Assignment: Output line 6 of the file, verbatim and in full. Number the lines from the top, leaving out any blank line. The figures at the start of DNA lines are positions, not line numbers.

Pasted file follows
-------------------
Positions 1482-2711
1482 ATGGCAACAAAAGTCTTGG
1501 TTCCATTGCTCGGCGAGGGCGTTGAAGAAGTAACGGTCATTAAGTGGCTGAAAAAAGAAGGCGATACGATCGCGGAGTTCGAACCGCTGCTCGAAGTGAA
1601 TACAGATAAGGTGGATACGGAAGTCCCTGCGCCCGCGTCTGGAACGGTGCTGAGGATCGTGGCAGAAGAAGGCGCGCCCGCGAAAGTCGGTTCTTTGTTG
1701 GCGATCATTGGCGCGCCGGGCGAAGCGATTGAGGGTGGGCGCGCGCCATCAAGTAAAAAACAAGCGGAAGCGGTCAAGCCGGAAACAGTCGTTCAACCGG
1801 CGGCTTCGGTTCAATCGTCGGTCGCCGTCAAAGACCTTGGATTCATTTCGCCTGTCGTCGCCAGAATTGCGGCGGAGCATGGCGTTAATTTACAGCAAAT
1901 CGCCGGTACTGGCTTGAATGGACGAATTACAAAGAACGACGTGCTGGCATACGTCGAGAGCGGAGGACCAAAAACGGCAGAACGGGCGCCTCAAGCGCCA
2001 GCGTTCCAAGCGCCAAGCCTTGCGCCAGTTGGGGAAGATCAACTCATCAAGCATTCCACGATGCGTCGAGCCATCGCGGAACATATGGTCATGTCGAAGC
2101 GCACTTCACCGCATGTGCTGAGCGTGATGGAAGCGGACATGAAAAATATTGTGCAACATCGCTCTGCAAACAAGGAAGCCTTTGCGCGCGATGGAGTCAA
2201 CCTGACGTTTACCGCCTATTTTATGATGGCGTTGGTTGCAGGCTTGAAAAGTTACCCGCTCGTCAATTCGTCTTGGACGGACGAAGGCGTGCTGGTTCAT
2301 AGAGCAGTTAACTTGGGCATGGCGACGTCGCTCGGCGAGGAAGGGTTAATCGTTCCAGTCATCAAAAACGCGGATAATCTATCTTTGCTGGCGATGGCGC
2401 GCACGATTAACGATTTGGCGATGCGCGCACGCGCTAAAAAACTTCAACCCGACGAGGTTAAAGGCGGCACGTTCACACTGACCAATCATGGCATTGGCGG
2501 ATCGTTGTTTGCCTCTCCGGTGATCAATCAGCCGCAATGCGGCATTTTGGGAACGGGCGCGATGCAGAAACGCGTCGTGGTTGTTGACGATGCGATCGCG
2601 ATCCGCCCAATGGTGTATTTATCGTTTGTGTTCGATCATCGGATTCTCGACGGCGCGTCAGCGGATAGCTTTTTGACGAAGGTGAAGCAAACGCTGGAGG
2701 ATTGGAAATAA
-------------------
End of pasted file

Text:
1801 CGGCTTCGGTTCAATCGTCGGTCGCCGTCAAAGACCTTGGATTCATTTCGCCTGTCGTCGCCAGAATTGCGGCGGAGCATGGCGTTAATTTACAGCAAAT